Understanding Carbon Offsetting vs Scope 4 Emissions

Modern businesses are feeling the pressure to meet both consumer and societal demands for a clear reduction in their environmental impact. Yet, it's no longer enough for businesses to focus solely on mandatory reporting and legislation. Being a thriving business, within a green consumer market, requires further commitment to voluntary schemes and initiatives that further their commitment to environmental protection and addressing climate change. 

Although every effort to address climate change and environmental harm is vital not just for businesses, but the continuation of our planet; with each initiative, comes a different intended impact. This article explores two significant contributors to this movement: Carbon Offsetting and Scope 4 (Avoided Emissions). By understanding the clear differences between carbon offsetting and Scope 4 reporting, businesses can have a better strategic understanding of their sustainability plans. 

Carbon Offsetting 

Carbon offsetting is an opt-in scheme for businesses to invest in projects, such as tree planting, that aim to balance their CO2e impact. These emissions are already created, and businesses rely on offsetting organisations to quantify and rectify them through carbon credits. While popular in CSR plans, carbon offsetting faces scrutiny due to its reliance on ongoing carbon production. The effectiveness of offset initiatives is debated, with concerns about greenwashing emerging. In a recent investigation by The Guardian, they found that most carbon credits from these schemes do not represent genuine carbon reductions. 

Scope 4 (Avoided Emissions) 

Scope 4 emission reporting, though not officially recognized by the GHG Protocol, is commonly referred to as Avoided emissions. This reporting method is different from the other Scopes as it focuses on showing businesses how to avoid emissions from being made, rather than just reducing them.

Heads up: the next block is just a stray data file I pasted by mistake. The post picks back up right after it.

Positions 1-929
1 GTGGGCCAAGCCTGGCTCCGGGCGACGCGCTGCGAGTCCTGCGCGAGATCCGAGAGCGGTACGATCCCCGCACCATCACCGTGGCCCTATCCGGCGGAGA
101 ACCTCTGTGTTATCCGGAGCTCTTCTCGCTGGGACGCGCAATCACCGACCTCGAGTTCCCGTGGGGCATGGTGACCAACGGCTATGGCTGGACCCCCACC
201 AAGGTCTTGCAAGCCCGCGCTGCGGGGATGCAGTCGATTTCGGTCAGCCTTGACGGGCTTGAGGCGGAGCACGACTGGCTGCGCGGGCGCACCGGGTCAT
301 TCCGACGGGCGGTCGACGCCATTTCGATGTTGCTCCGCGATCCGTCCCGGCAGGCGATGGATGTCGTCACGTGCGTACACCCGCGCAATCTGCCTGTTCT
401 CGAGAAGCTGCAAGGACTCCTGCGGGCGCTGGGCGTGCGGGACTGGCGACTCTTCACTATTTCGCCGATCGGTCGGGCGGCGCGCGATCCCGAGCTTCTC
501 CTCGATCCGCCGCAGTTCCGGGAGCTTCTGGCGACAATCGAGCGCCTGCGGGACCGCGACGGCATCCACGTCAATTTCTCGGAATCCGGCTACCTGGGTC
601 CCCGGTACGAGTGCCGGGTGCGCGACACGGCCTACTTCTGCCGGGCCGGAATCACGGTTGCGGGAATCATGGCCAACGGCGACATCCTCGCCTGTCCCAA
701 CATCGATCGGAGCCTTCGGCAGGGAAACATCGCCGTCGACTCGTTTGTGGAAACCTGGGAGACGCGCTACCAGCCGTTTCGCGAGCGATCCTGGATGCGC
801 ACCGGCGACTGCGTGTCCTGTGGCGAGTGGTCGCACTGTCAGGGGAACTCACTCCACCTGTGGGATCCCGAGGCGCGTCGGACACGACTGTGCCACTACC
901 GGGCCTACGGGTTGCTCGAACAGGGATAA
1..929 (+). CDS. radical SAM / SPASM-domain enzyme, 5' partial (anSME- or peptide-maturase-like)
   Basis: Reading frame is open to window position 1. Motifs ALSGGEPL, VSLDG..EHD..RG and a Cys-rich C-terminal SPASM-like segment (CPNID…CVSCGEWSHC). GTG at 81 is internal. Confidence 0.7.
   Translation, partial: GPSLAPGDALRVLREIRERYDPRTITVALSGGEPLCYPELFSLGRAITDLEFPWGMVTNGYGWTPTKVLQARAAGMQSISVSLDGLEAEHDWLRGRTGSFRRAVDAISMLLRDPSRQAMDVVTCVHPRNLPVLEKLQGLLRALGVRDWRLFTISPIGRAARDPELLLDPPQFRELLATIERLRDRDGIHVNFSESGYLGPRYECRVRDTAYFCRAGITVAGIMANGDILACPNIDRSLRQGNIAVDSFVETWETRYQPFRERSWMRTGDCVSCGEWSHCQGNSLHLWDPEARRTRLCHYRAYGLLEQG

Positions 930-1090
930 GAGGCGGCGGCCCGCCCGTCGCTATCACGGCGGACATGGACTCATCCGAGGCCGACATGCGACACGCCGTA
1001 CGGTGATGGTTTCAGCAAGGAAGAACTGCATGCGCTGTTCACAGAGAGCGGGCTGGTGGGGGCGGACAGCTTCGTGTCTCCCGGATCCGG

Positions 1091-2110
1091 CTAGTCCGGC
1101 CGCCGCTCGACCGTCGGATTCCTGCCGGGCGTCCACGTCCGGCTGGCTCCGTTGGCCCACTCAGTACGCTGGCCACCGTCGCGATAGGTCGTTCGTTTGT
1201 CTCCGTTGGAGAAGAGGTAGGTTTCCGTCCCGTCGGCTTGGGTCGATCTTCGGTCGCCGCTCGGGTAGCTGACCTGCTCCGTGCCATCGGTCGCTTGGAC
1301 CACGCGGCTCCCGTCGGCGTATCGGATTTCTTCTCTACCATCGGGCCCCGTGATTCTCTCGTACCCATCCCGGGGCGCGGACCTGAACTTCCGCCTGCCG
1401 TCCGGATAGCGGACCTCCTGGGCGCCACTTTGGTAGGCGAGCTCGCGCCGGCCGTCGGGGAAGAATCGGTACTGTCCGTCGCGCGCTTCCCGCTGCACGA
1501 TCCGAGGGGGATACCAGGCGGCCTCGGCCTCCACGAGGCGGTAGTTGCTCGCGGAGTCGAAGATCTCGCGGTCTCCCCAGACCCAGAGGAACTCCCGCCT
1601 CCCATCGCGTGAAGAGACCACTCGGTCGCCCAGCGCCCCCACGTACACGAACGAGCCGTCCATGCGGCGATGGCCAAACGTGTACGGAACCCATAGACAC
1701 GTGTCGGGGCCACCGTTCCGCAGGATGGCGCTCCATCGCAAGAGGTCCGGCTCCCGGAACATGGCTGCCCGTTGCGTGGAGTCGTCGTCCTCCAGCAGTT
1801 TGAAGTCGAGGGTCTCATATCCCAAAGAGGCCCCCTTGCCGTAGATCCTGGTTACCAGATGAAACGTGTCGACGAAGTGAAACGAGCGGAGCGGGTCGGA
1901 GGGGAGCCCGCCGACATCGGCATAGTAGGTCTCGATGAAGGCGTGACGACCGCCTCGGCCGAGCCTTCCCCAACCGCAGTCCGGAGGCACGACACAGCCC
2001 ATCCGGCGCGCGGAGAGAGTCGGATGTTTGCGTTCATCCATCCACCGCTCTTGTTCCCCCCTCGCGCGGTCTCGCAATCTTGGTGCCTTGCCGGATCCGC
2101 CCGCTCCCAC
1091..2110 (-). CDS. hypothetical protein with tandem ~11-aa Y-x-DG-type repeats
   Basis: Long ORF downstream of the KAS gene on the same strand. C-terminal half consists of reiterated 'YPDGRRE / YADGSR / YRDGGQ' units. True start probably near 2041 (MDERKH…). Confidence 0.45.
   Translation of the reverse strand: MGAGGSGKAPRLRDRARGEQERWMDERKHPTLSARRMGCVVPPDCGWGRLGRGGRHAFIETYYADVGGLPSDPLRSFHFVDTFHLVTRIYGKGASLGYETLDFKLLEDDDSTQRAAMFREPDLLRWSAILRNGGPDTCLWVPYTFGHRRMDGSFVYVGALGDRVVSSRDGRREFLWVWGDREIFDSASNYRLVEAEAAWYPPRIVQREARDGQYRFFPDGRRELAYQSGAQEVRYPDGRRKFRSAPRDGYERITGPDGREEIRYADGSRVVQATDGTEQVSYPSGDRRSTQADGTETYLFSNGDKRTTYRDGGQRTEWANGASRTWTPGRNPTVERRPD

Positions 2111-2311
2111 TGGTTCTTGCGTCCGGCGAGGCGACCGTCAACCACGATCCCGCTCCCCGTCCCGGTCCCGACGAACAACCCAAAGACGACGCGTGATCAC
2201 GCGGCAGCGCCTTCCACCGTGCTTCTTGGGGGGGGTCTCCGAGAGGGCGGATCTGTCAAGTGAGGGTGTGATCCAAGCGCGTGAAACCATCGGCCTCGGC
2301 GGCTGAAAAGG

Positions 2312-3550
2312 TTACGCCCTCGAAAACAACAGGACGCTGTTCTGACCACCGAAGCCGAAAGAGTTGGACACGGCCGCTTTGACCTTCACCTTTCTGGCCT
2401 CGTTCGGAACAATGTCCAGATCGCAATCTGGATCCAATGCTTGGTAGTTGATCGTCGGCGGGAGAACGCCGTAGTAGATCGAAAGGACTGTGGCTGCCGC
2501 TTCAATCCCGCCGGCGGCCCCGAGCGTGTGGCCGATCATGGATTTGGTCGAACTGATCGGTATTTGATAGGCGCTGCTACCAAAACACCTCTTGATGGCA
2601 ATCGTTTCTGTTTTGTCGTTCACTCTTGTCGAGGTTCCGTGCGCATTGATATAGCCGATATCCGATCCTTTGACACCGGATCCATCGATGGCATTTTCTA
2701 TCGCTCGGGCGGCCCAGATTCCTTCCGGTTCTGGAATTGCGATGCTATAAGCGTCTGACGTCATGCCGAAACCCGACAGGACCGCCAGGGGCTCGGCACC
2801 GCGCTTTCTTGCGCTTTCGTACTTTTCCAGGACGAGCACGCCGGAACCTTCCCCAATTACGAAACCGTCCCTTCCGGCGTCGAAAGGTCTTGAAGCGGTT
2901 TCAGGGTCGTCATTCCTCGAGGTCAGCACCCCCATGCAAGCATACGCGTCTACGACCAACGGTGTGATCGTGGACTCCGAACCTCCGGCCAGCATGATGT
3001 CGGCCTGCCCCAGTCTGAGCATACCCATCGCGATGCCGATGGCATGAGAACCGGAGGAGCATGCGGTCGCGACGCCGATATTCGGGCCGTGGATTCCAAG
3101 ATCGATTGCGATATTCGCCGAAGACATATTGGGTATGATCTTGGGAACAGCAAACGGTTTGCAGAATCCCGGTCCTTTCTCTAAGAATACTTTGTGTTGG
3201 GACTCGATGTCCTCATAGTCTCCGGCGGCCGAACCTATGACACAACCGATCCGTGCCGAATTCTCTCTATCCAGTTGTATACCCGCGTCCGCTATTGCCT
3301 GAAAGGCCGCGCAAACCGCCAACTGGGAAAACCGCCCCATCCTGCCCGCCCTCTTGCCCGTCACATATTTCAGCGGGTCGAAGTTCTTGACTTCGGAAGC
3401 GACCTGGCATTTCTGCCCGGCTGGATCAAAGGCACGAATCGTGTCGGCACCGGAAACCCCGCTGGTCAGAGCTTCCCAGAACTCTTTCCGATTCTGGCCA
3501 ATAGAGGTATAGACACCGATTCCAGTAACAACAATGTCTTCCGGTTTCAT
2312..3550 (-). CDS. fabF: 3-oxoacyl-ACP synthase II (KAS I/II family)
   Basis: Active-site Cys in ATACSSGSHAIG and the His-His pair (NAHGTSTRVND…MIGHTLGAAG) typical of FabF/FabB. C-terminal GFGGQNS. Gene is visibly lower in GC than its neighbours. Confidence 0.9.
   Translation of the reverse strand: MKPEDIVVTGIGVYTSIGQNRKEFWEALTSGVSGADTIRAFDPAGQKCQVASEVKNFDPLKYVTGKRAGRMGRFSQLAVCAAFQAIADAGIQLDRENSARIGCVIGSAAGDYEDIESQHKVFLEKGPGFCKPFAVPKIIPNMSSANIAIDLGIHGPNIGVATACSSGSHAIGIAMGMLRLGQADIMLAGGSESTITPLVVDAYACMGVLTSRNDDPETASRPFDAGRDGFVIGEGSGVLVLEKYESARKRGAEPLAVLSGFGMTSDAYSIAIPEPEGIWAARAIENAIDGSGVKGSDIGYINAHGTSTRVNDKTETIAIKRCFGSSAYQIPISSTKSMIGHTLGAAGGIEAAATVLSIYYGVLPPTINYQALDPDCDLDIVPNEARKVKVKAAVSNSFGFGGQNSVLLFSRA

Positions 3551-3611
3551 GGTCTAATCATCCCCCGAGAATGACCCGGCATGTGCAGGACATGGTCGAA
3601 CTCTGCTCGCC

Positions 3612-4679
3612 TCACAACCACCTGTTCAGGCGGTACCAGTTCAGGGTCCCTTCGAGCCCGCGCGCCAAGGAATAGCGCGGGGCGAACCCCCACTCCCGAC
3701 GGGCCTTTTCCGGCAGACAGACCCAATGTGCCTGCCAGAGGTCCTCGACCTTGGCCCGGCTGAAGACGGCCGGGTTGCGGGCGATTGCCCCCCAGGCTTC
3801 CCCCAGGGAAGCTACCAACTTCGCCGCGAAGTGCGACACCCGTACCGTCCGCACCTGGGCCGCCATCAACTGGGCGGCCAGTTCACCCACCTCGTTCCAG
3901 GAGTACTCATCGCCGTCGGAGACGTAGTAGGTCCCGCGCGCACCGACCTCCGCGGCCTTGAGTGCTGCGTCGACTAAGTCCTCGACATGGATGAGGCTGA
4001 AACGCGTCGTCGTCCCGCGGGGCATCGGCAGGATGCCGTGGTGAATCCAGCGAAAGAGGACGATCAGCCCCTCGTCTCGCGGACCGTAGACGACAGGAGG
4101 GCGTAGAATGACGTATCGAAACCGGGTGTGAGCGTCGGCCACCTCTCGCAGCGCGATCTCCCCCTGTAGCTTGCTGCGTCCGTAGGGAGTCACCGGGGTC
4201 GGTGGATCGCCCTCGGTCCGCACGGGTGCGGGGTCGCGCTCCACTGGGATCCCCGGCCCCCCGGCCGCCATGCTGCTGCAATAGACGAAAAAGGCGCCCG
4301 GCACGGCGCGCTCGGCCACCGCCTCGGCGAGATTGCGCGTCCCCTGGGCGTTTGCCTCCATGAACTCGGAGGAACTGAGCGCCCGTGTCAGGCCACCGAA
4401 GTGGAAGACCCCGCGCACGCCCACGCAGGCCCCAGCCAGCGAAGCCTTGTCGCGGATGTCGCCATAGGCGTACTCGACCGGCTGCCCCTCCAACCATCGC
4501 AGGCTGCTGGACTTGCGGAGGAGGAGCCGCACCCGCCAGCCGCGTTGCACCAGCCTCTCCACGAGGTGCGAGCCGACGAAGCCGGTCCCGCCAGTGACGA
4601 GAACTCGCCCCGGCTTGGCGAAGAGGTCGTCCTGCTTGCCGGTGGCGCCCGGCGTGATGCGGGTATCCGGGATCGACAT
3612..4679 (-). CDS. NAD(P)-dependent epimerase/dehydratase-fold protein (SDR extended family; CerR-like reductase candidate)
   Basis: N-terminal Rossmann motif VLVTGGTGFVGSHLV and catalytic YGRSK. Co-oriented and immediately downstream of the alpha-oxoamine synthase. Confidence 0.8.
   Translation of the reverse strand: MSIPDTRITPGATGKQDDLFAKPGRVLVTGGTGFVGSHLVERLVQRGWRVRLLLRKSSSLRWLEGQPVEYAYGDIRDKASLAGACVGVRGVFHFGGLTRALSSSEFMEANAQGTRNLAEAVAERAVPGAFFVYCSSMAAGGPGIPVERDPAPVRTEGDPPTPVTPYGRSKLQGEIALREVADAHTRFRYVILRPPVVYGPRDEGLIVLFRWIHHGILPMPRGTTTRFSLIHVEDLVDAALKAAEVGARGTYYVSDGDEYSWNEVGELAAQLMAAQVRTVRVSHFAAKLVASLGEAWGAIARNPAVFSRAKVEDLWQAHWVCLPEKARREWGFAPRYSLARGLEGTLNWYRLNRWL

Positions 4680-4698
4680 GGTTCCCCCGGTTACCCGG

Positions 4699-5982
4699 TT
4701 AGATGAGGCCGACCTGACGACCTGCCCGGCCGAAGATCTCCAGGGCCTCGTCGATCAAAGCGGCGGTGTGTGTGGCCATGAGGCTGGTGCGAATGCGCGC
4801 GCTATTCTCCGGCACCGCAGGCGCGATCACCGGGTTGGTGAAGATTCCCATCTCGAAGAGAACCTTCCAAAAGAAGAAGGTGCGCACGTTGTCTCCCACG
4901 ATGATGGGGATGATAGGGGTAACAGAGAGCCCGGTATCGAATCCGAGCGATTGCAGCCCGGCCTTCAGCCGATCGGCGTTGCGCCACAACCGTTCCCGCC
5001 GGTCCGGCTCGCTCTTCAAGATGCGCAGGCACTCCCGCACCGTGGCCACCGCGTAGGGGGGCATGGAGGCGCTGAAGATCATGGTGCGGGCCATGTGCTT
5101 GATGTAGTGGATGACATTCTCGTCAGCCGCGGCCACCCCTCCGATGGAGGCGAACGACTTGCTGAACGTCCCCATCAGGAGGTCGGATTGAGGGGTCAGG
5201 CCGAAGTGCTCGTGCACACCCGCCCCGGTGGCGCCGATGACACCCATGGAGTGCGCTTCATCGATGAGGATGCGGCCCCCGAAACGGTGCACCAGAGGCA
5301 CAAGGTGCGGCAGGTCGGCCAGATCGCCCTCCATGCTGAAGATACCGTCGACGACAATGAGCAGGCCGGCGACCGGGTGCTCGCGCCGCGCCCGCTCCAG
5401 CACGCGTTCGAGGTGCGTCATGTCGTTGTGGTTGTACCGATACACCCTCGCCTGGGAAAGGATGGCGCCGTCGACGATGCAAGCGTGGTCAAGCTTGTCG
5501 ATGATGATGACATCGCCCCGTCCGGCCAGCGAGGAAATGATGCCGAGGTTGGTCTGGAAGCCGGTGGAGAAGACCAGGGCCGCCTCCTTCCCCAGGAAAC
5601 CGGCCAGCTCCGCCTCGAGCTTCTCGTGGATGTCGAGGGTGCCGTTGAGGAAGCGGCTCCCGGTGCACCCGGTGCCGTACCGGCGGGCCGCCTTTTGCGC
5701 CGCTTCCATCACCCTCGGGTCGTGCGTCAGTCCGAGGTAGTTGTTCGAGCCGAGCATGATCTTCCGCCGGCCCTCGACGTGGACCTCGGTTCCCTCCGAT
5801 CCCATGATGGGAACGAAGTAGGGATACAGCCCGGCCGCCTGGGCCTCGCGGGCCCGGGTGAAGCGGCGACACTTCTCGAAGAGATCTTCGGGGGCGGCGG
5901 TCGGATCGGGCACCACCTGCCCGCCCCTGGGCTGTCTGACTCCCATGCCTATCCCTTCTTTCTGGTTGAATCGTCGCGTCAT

Scope 4 is still in its early stages and requires further standardisation to ensure accurate transparency. It is intended to be a tool that helps businesses and consumers calculate and understand how much they can avoid emissions by adopting new products or services. Find out more about Scope 4 here. 

Where the Confusion Arises

Due to the complexities surrounding business carbon reporting from terminology to overlapping goals, it’s clear to see why many businesses are confusing one initiative's impact with another. This is especially true for carbon offsetting and Scope 4, where their shared goals, broad communication, hard-to-accurately quantify, and lack of standardisation has led many to believe that these fall under the same umbrella of carbon reduction. 

In fact, although these initiatives share a common goal (protection of the planet) their approach, methodology, and impact are very different. 

The Difference Between Carbon Offsetting and Scope 4: 

  1. Definition:

Scope 4: A reporting method calculating how a product/service swap can avoid emissions compared to its predecessor. 
Carbon Offsetting: A compensation method against emissions already made, utilizing projects like tree planting. 

  1. Direct or Indirect Efforts:

Scope 4: Provides data for businesses to directly increase efforts in preventing CO2e from being made.
Carbon Offsetting: Relies on indirect efforts of a third party, such as planting trees, to mitigate a business's CO2e impact. 

  1. Timing:

Scope 4: Immediate effects after the swap, benefiting both the business and the planet. 
Carbon Offsetting: Project timelines, from initial investment to actual offsetting, are more extended.


While a variety of schemes are necessary to minimise environmental impact, a clear understanding of each initiative's intentions is vital for businesses moving confidently forward. Scope 4 provides specific data to help businesses avoid CO2e, whereas Carbon Offsetting aims to balance emissions over time. With the latest EU anti-greenwashing laws discouraging businesses from using Carbon Offsetting to claim carbon neutrality, a nuanced approach is essential for effective environmental initiatives. Businesses must continue with their commitment to environmental practices, however, they should research these schemes to make informed decisions to adopt genuine eco-practices which will contribute to a sustainable future.  

Enhance your Scope 4 knowledge   Download our brochure to learn more about how Avoided Emissions fit into your carbon metrics.